About Chorkie Dogs
What do you get when you cross two of the world's tiniest dog breeds? A furry little ball of intense cuteness, otherwise known as a chorkie puppy. Although it's difficult to know exactly what you'll get with a mixed breed, taking a look at the chorkie's parent breeds, the chihuahua and the Yorkshire terrier, should give you an idea of what to expect.
A chorkie is an example of a "designer dog," a mixed breed made up of two popular dog breeds. You might have heard of a labradoodle or a cockapoo, both of which are designer dogs that mix a poodle with a Labrador retriever and a cocker spaniel, respectively. In the case of a chorkie puppy, the parents are a chihuahua and a Yorkshire terrier. Although such crossbreeds are considered high end, they're really no different from other mixed breed dogs in that it's impossible to predict exactly which traits they'll inherit from their parent breeds. In other words, they don't "breed true" to an established breed standard.
The chihuahua is the world's smallest dog breed, named for the Mexican state in which members of the breed were first discovered. Although they appear fragile, chihuahuas actually are hardy little dogs who are known for their big attitudes and lack of awareness of their tiny size as much as for their big ears. They tend to be intensely loyal, affectionate, intelligent and playful, with an affinity for toys and stuffed animals. They generally prefer laps to other surfaces, and tend to be enthusiastic barkers, which makes them great watchdogs. Chihuahuas come in long-haired and short-haired varieties, and their coats come in every color and range from solid to various combinations of markings.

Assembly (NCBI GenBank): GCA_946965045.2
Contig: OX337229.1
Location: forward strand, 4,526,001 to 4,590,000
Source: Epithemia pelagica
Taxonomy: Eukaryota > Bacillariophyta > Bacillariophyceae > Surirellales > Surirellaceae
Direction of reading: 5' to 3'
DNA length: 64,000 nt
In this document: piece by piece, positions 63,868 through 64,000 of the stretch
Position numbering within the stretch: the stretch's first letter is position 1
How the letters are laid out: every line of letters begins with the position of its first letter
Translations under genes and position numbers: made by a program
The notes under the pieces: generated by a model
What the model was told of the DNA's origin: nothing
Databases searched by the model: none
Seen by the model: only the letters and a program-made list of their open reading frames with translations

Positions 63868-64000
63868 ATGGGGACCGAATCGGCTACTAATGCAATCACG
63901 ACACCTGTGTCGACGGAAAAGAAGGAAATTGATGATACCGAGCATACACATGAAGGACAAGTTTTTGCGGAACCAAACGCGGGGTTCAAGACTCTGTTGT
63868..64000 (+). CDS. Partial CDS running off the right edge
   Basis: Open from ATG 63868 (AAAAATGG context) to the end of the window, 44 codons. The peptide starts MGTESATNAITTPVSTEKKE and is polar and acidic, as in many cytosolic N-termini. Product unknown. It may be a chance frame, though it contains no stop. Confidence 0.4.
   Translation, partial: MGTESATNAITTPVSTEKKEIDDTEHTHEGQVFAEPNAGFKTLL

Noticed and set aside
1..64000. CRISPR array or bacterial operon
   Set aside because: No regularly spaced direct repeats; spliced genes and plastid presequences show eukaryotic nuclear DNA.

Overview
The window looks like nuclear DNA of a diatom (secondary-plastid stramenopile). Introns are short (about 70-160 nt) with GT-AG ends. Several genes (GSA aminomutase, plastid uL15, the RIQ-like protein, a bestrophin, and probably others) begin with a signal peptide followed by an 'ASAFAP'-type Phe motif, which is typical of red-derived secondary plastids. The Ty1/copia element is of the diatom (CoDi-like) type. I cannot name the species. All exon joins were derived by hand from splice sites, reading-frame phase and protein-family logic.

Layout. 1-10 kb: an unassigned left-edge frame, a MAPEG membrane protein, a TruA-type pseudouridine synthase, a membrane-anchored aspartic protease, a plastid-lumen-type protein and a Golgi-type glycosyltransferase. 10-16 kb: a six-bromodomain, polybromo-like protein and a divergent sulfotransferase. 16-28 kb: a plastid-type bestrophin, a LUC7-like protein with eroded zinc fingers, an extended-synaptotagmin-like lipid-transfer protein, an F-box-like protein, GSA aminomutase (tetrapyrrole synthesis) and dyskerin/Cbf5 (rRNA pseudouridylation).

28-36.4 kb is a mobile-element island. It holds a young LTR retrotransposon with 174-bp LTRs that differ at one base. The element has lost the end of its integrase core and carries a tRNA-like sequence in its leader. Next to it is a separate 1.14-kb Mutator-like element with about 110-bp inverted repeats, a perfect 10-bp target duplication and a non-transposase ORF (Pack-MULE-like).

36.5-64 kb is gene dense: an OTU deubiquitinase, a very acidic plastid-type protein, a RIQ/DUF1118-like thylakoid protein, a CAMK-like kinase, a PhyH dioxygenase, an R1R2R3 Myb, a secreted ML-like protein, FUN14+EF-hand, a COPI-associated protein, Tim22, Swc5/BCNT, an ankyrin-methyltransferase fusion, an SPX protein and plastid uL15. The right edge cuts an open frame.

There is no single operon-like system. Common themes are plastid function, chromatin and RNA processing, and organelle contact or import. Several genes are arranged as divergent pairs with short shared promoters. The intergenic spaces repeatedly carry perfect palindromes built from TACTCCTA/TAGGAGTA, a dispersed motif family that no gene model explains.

The Yorkshire terrier, or Yorkie, is a member of the Toy group. Originally considered a working-class breed, the Yorkie was bred in the 19th century for catching rats in textile mills, it didn't take long for these diminutive dogs with silky coats to climb their way up the social ladder. Known for being brave and determined little explorers, Yorkies tend to be laid back and highly adaptable, which makes them great travel companions. Their distinctive long, silky coats with blue and tan markings make them easy to identify.
Purebred dogs tend to have genetic predispositions to various medical conditions, and chihuahuas and Yorkies are no exception. Although mixed breed dogs tend to be hardier than their purebred parents and less likely to inherit the congenital defects of either breed, if you're considering a chorkie puppy, you should be aware that Yorkies and chihuahuas are predisposed to hypoglycemia, patellar luxation (dislocation of the kneecap) and tracheal collapse.
By Jean Marie Bauhaus
About the Author
Jean Marie Bauhaus has been writing about a wide range of topics since 2000. Her articles have appeared on a number of popular websites, and she is also the author of two urban fantasy novels. She has a Bachelor of Science in social science from Rogers State University.